Basically, that concept goes that there is a common piece of property, and if everyone used their fair share, the property can sustain them indefinitely. But if someone selfishly decides to bite off more than his fair share, he gains more. As other people see this selfish behaviour, they see no reason why they have to keep their end of the bargain. And then mayhem ensues. Everyone squeezes as much from the common property as they can. Eventually, the common property is ravaged beyond help. And everyone loses.

The Internet doesn’t seem to have this limit. You need more space for websites, blogs, PDFs, songs, videos, just get a few more servers. Buy some hard disk with more storage capacity. They go by the terabytes now. Digital content won’t run out of space, hence the “common property” won’t be limited. Just install more hard disks and you get more “common property”.

But hard disks and servers are made of physical materials. Maintaining them have a real cost and thus limit. Who’s going to pay for them? Powering them requires energy, and we have a problem, because there’s limited oil and fossil fuels, and the alternative forms of energy still need some time to be viable.

So we have a sociological barrier (ownership), an economic barrier (creators suffering), and a physical barrier (limit to physical materials). It’s an interesting problem to think about, and hopefully, solve. What do you think?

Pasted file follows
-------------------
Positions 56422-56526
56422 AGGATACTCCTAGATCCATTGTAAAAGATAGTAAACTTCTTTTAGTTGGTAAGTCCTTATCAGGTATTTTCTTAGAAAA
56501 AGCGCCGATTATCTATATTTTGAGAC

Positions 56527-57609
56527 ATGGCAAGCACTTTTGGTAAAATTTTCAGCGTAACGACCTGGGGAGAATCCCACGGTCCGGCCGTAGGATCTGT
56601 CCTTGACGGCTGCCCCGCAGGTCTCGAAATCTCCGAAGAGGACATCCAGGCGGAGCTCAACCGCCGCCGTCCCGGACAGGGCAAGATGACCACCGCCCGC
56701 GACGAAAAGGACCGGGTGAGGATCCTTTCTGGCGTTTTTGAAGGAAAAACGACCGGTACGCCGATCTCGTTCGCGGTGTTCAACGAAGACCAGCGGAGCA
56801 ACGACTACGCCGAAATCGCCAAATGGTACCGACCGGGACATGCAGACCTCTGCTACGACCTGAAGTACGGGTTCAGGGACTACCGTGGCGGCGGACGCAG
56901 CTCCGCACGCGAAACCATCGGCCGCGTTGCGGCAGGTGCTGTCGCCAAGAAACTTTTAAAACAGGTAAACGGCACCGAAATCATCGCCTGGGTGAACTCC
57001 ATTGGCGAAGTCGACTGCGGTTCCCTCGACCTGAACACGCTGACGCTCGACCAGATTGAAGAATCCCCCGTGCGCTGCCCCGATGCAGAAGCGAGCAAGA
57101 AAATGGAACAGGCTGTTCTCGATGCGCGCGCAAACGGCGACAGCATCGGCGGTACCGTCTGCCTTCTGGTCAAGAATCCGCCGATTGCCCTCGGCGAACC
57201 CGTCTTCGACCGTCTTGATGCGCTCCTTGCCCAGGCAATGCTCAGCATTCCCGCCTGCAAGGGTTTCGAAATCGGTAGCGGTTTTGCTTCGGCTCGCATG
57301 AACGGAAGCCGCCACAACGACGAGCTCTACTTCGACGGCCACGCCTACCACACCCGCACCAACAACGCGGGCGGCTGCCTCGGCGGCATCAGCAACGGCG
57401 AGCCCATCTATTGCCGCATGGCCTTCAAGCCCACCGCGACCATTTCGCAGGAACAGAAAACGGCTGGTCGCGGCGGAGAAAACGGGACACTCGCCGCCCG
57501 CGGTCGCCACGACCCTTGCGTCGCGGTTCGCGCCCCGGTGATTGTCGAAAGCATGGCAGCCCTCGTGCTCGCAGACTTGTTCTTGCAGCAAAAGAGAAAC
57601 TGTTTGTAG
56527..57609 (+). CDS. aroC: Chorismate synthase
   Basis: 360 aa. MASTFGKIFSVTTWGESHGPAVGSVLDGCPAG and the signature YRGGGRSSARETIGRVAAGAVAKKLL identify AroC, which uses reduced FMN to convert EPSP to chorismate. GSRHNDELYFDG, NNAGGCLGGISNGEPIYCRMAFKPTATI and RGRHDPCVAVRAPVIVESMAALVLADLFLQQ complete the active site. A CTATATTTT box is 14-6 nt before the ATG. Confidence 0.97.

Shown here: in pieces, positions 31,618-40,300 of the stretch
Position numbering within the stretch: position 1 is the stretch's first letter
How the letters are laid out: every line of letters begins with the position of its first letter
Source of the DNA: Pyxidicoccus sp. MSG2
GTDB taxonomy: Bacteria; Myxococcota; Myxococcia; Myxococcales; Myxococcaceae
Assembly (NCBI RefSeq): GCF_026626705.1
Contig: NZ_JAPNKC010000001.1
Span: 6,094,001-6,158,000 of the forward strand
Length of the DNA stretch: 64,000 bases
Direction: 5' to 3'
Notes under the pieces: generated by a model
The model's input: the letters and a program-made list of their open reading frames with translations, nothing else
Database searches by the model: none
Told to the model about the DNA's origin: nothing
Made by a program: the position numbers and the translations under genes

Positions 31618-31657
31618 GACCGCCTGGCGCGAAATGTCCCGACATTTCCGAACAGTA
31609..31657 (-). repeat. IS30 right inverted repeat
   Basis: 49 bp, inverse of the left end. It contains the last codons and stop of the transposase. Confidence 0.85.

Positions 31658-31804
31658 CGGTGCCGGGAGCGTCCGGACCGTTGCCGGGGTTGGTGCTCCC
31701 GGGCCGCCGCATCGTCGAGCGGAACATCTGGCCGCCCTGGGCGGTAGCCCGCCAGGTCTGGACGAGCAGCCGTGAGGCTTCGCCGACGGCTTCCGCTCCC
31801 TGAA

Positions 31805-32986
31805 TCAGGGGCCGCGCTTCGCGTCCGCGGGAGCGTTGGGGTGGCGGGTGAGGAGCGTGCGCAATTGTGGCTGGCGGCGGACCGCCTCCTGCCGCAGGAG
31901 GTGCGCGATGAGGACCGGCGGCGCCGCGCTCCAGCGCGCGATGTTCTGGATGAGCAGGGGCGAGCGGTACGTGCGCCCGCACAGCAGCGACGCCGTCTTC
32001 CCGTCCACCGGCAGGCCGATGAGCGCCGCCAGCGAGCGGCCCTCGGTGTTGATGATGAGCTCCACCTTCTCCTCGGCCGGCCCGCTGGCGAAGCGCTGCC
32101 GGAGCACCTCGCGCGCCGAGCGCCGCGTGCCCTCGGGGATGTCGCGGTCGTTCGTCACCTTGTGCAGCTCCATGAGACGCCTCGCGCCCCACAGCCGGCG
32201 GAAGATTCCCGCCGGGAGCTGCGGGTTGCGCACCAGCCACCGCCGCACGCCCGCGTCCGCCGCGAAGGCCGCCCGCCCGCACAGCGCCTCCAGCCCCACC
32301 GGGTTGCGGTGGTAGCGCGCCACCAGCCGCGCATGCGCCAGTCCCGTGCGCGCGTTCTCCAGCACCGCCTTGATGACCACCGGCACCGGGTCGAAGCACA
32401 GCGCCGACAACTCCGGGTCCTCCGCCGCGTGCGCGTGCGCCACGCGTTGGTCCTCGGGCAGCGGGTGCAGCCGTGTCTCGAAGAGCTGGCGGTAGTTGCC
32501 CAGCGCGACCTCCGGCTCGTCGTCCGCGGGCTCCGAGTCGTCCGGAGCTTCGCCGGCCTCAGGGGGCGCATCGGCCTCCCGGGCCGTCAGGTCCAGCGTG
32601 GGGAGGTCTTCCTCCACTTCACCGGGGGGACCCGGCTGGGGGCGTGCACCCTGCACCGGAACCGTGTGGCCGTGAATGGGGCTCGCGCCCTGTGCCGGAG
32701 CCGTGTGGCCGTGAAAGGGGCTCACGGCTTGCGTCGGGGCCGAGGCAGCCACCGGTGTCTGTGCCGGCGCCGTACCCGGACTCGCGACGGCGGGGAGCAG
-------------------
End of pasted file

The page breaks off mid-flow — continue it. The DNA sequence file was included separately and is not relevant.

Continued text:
When possessions change from atoms to bits

I’m not a minimalist. I’m not crazy about having tons of stuff around me either.

Sky and shoes

I have 3 pairs of shoes. Ok, 4 because of that sports/running shoes but its front part of the sole has flopped away, so I can’t walk properly in it, and the super glue didn’t work that well, and I’m too lazy to bring it to the cobbler to fix it. I have maybe 20 shirts (T-shirts, polos, button shirts and so on), and maybe half a dozen pants and jeans. Small trinkets and stuff that can probably fit into a small box. Dozens of CDs (yeah, I still have those silver plated discs…) and DVDs. And tons of books. Books are about the only thing that pains me if I have to throw them away. Even if they’re textbooks. Ok, maybe throwing away textbooks aren’t that painful…

But I’m seeing a trend. Possessions that can be digitised are increasingly available in digitised format (I know, it sounds obvious). Particularly CDs, DVDs and books. Why? Because computers and the Internet in general support the 3 main forms of media: text, audio and video. Their “physical” equivalents are books, songs and movies.

With no other variables to consider, this is good for the environment. Books are transformed into digital text. No paper, dyes and other materials used in producing books. CDs and DVDs are transformed into digitised audio and video. Materials used in production of CDs and DVDs are saved.

But there’s a problem.

How do you know who owns what? How can ownership of digital possessions be enforced? Who’s going to enforce it?